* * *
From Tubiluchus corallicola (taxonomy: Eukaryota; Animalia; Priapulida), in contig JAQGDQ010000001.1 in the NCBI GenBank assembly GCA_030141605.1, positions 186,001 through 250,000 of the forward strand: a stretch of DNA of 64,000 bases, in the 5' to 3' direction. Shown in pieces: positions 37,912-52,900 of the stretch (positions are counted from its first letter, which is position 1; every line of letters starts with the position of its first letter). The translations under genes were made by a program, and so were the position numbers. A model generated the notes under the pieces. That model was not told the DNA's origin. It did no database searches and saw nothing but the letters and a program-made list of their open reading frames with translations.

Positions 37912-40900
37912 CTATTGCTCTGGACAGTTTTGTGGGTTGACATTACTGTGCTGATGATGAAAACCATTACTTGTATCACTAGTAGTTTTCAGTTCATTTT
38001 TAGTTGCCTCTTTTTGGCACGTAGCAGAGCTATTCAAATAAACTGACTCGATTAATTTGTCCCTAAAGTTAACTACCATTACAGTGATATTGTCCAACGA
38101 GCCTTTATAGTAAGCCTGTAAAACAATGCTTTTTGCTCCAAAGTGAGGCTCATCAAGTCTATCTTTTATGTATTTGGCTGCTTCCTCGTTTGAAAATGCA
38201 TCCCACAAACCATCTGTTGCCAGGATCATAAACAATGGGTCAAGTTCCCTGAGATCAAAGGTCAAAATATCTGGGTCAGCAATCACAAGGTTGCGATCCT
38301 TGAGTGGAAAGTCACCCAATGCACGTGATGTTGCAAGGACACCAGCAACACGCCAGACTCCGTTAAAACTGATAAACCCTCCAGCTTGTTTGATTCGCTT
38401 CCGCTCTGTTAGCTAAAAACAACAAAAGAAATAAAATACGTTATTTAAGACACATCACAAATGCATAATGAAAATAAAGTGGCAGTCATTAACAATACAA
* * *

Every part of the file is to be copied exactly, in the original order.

From Tubiluchus corallicola (taxonomy: Eukaryota; Animalia; Priapulida), in contig JAQGDQ010000001.1 in the NCBI GenBank assembly GCA_030141605.1, positions 186,001 through 250,000 of the forward strand: a stretch of DNA of 64,000 bases, in the 5' to 3' direction. Shown in pieces: positions 37,912-52,900 of the stretch (positions are counted from its first letter, which is position 1; every line of letters starts with the position of its first letter). The translations under genes were made by a program, and so were the position numbers. A model generated the notes under the pieces. That model was not told the DNA's origin. It did no database searches and saw nothing but the letters and a program-made list of their open reading frames with translations.

Positions 37912-40900
37912 CTATTGCTCTGGACAGTTTTGTGGGTTGACATTACTGTGCTGATGATGAAAACCATTACTTGTATCACTAGTAGTTTTCAGTTCATTTT
38001 TAGTTGCCTCTTTTTGGCACGTAGCAGAGCTATTCAAATAAACTGACTCGATTAATTTGTCCCTAAAGTTAACTACCATTACAGTGATATTGTCCAACGA
38101 GCCTTTATAGTAAGCCTGTAAAACAATGCTTTTTGCTCCAAAGTGAGGCTCATCAAGTCTATCTTTTATGTATTTGGCTGCTTCCTCGTTTGAAAATGCA
38201 TCCCACAAACCATCTGTTGCCAGGATCATAAACAATGGGTCAAGTTCCCTGAGATCAAAGGTCAAAATATCTGGGTCAGCAATCACAAGGTTGCGATCCT
38301 TGAGTGGAAAGTCACCCAATGCACGTGATGTTGCAAGGACACCAGCAACACGCCAGACTCCGTTAAAACTGATAAACCCTCCAGCTTGTTTGATTCGCTT
38401 CCGCTCTGTTAGCTAAAAACAACAAAAGAAATAAAATACGTTATTTAAGACACATCACAAATGCATAATGAAAATAAAGTGGCAGTCATTAACAATACAA